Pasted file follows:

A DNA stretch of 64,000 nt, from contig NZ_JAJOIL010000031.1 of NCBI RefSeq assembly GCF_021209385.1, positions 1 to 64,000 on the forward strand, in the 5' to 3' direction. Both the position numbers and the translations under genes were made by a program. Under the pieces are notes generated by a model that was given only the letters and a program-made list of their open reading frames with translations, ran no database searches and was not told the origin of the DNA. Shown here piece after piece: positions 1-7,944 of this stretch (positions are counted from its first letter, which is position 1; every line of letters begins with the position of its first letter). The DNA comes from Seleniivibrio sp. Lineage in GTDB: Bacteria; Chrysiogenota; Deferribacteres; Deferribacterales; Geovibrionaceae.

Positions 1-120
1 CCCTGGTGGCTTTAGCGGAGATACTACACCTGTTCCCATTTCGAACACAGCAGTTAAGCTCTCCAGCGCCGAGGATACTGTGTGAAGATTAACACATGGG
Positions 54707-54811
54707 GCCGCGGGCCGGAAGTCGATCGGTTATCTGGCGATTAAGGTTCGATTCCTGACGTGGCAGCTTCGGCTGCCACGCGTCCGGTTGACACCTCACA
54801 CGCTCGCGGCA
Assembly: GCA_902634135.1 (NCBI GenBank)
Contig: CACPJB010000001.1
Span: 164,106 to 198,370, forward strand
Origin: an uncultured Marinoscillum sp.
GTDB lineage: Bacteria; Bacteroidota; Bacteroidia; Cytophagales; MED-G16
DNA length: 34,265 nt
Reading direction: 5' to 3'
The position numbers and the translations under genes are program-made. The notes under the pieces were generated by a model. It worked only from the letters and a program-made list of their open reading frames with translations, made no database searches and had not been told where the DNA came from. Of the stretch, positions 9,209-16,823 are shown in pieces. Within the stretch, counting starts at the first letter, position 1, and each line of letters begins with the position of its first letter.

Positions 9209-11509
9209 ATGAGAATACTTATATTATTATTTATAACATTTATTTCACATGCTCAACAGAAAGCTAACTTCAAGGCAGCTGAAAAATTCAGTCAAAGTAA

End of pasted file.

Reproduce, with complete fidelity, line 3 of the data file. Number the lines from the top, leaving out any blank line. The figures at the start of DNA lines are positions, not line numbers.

1 CCCTGGTGGCTTTAGCGGAGATACTACACCTGTTCCCATTTCGAACACAGCAGTTAAGCTCTCCAGCGCCGAGGATACTGTGTGAAGATTAACACATGGG